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Food is the Best Medicine

shutterstock_108352955By Ben Kligler, MD 
We are a culture that believes that there is a pill for everything. And this doesn’t just apply to prescription pills—we believe this about natural medicines and supplements as well. Over half the adults in America take vitamins or supplements on a regular basis, and there is lots of advertising aimed at us to convince us that we should be taking even more! As it turns out, although there is good evidence that certain nutritional supplements can be very helpful to people with certain specific health conditions, like osteoarthritis or depression, all the vitamins, minerals and supplements we as a country take for general health and well-being might not really be doing us much good at all. In fact what really works for overall health is making sure we are getting the vitamins and minerals we need from our food, rather than from a pill.

The evidence that food as medicine is best for overall health rather than nutritional supplements got stronger recently with the publication of a recent article in the Annals of Internal Medicine.[i]Using survey data from an NIH-funded national study conducted over a six-year long period in over 27,000 people, the authors of this study found that although having proper levels of key nutrients was important to health, the overall risk of dying over that time period was not decreased in people taking nutritional supplements. And for several specific nutrients-- vitamin A, vitamin K, magnesium, zinc, and copper—the health benefit was only associated with people who got those nutrients from food rather than supplements. In fact, some supplements seem to be associated with an increased mortality risk: those who took more than 1000 milligrams of calcium supplements per day were more likely to die of cancer than those who did not. But there was no risk of increased cancer with high levels of calcium in people’s diet—only if that calcium was taken in supplement form.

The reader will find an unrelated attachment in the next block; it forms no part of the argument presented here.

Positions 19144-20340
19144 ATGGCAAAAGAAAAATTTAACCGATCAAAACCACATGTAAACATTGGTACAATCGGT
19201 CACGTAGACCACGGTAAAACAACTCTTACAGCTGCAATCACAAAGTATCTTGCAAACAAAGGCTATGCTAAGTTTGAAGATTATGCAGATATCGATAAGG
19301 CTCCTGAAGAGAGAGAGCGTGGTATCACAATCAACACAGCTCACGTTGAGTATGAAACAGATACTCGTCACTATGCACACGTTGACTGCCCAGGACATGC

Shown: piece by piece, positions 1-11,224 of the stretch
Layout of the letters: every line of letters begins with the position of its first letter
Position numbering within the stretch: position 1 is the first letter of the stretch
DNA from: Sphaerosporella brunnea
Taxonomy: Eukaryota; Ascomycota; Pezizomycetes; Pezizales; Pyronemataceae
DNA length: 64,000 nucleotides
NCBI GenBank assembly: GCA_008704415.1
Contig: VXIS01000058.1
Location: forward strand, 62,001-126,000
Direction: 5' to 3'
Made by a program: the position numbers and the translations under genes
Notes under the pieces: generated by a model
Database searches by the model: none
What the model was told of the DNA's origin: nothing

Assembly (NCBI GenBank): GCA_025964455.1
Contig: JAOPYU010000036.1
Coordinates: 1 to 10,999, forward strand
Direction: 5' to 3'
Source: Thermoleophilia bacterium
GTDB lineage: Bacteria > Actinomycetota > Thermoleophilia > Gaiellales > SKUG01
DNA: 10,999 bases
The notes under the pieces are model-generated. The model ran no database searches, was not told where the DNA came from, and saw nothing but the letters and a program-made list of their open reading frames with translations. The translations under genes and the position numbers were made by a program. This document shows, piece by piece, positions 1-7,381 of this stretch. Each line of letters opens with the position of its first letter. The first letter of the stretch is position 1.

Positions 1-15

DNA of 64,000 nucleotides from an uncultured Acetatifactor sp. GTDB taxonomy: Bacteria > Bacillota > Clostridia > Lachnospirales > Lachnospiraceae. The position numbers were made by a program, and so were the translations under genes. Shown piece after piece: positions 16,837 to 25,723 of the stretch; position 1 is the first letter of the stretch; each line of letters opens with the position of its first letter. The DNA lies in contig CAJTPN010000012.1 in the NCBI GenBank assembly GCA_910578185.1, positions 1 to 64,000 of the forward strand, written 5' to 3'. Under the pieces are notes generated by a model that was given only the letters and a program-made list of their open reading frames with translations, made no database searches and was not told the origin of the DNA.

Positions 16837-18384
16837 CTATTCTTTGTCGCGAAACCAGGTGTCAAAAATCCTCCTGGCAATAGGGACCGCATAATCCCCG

This information matches up well with lots of other evidence that has emerged over the past few years on the food vs. pills battlefront. For example, because of the cardiovascular health benefits that were found to be associated—initially in indigenous Arctic populations—with eating fish regularly, a huge industry boomed of omega-three essential fatty acid supplements made from fish oil. And many of us in the medical profession were happily recommending those “natural medicines,” thinking that of course the same benefit in terms of lowered risk of heart disease and stroke would come from these as comes from eating fish. But as it turns out, according to a review in the Journal of the American Medical Association which looked at results from 20 studies of over 68,000 total patients, taking fish oil supplements did not lead to a reduction in risk of stroke or heart attack.[ii] Fortunately, similar reviews in large numbers of patients still find that eating 1-4 servings per week of fish does effectively reduce cardiovascular risk.[iii]

So all of this is not to say that taking nutritional supplements doesn’t make sense for some people—it does. But it should be for a specific reason. For the most part, though, the evidence shows that getting our vitamins and nutrients from a diverse and healthy diet rather than from a pill is the right choice.

 

Dr._KliglerDr. Kligler is the Medical Advisor for The Deirdre Imus Environmental Health Center®. He is also the National Director of the Integrative Health Coordinating Center for the Veterans Health Administration and Research Director for the Center Institute for Research and Education in Integrative Medicine. He is Co-Director of the Beth Israel Fellowship Program in Integrative Medicine, and teaches in the Beth Israel Residency Program in Urban Family Practice. Dr. Kligler is the author of Curriculum in Complementary Therapies: A Guide for the Medical Educator, and co-editor of Integrative Medicine: Principles for Practice, a textbook published by McGraw-Hill. He is also Co-Editor-in-Chief of the peer-reviewed journal Explore: The Journal of Science and Healing.

 



[i]Chen F, Du M, Blumberg JB, Ho Chui KK, Ruan M, Rogers G, et al. Association Among Dietary Supplement Use, Nutrient Intake, and Mortality Among U.S. Adults: A Cohort Study. Ann Intern Med. 2019;170:604–613. doi: 10.7326/M18-2478

[ii]Rizos ECNtzani EEBika EKostapanos MSElisaf MS. Association between omega-3 fatty acid supplementation and risk of major cardiovascular disease events: a systematic review and meta-analysis.JAMA. 2012 Sep 12;308(10):1024-33.

[iii]Zheng JHuang TYu YHu XYang BLi D. Fish consumption and CHD mortality: an updated meta-analysis of seventeen cohort studies. PublicHealth Nutr. 2012 Apr;15(4):725-37

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